NEW YORK--(BUSINESS WIRE)--Fitch believes most student loan asset-backed securities (ABS) transactions remain well protected due to the government guarantee on Family Federal Education Program (FFELP) loans. The Federal Reserve Bank of New York recently reported that as many as 27% of all student loan borrowers are more than 30 days past due. Recent estimates mark outstanding student loans at $900 billion- $1 trillion. Fitch believes that the recent increase in past-due and defaulted student loans presents a risk to investors in private student loan ABS, but not those in ABS trusts backed by FFELP loans.
Several macroeconomic factors are putting pressure on student loan borrowers. The main ones are unemployment and underemployment. The Bureau of Labor Statistics estimates the current unemployment rate for people 20 to 24 years old at nearly 14% and for those 25 to 34 years old, 8.7%. Underemployment is difficult to measure for these demographics, but it is likely having a negative impact.
However, we believe that ABS trusts backed by FFELP loans are unlikely to be affected by employment trends, as they are at least 97% backed by the federal government. In addition, recent securitizations have been structured more robustly and many have backup servicing agreements.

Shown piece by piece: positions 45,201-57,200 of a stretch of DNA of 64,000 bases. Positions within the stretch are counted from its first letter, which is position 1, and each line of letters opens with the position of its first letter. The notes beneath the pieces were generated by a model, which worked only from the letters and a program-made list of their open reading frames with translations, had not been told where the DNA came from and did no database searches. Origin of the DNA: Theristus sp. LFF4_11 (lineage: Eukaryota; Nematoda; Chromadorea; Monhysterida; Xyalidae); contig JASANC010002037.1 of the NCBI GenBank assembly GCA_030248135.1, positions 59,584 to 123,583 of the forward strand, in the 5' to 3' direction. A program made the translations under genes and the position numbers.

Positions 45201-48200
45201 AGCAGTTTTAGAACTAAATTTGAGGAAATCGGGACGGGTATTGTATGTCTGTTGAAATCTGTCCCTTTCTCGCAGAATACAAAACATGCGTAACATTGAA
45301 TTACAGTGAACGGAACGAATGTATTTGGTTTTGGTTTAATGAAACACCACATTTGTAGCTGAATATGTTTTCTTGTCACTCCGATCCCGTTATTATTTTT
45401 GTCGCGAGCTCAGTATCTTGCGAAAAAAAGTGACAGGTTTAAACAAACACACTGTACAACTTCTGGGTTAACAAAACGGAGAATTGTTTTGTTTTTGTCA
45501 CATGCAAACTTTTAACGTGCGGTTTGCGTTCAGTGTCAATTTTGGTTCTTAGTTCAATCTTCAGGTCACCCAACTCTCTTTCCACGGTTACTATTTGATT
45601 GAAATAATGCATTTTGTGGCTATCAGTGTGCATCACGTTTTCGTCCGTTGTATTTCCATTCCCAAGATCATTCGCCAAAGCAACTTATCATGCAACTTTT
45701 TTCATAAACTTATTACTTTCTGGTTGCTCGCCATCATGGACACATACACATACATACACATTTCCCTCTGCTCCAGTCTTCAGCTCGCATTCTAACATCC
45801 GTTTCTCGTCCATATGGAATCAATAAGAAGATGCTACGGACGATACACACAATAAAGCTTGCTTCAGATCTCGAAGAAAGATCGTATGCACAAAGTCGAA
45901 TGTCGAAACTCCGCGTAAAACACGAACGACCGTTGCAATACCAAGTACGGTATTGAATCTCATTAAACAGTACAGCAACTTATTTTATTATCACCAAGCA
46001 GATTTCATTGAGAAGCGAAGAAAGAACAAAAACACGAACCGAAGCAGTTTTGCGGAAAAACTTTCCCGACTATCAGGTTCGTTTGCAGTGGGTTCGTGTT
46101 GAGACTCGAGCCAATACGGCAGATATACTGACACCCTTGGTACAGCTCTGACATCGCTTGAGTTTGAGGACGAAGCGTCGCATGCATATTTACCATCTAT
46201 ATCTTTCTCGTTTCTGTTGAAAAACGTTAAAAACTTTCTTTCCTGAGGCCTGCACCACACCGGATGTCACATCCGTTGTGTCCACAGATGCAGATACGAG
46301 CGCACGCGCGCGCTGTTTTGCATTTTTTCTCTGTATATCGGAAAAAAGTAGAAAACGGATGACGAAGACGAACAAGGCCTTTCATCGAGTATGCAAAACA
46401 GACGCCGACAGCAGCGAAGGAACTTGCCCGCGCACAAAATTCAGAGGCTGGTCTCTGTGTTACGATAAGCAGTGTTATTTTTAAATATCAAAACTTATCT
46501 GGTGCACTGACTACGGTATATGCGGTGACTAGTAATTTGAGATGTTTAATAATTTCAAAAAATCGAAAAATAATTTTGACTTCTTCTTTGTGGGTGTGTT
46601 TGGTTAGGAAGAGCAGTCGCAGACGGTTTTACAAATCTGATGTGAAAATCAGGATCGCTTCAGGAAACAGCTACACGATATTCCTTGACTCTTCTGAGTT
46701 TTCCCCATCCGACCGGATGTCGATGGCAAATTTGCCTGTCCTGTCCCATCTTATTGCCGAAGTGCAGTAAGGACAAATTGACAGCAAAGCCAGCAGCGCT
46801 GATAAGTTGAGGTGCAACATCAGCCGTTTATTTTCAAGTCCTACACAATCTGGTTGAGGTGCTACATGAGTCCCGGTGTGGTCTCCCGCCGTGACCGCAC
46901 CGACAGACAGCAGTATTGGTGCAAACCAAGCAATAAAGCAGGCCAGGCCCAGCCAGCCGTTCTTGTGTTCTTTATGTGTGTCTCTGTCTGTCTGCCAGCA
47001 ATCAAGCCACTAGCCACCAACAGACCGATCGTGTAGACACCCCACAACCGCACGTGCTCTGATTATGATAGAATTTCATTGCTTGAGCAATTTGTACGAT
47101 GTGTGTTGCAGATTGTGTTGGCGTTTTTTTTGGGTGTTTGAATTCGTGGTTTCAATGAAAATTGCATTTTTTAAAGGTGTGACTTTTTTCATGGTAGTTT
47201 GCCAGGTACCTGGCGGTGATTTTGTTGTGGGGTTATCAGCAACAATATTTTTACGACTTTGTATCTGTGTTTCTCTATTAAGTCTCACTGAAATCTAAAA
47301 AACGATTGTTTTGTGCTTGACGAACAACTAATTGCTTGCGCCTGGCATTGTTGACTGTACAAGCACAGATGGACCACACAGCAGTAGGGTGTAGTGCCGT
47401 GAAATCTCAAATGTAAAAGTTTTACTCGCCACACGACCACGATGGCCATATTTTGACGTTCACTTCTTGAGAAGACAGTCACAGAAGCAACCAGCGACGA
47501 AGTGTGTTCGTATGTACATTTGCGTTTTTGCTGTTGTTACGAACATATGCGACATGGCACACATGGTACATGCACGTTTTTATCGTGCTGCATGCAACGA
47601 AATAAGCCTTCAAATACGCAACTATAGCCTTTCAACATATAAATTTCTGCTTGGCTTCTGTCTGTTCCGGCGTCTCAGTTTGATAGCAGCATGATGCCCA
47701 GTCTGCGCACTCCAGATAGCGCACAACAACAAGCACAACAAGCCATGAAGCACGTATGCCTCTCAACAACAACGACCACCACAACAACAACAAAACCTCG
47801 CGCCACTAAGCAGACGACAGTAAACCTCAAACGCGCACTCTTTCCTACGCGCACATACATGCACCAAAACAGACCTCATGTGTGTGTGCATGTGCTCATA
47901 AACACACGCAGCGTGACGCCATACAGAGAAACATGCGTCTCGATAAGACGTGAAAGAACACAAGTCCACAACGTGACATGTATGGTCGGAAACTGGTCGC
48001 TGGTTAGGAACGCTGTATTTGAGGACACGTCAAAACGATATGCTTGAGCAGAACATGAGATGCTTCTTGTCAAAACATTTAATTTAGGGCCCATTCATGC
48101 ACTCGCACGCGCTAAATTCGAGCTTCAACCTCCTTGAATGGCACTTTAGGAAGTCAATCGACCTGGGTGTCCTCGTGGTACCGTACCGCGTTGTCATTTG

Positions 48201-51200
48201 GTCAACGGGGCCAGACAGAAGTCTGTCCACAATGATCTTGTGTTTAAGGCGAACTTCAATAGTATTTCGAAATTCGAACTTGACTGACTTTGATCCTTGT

We anticipate elevated pre-payments in FFELP transactions later this year attributable to the Special Direct Consolidation Loan program. This is a federal program scheduled to be active only in the first half of 2012 that allows consolidation and interest rate reductions designed to encourage repayment. The Department of Education is controlling access to this program and extending the offer only to certain borrowers, so it is difficult to estimate how many borrowers will consolidate.
While FFELP loans are largely protected from these trends, private student loan ABS trusts, especially those that were structured aggressively and with less stringent credit standards before the recession, are expected to continue experiencing high defaults and ratings pressure. Fitch will continue to monitor these political and macroeconomic factors as they evolve and will determine any impact they may have on ABS trusts.
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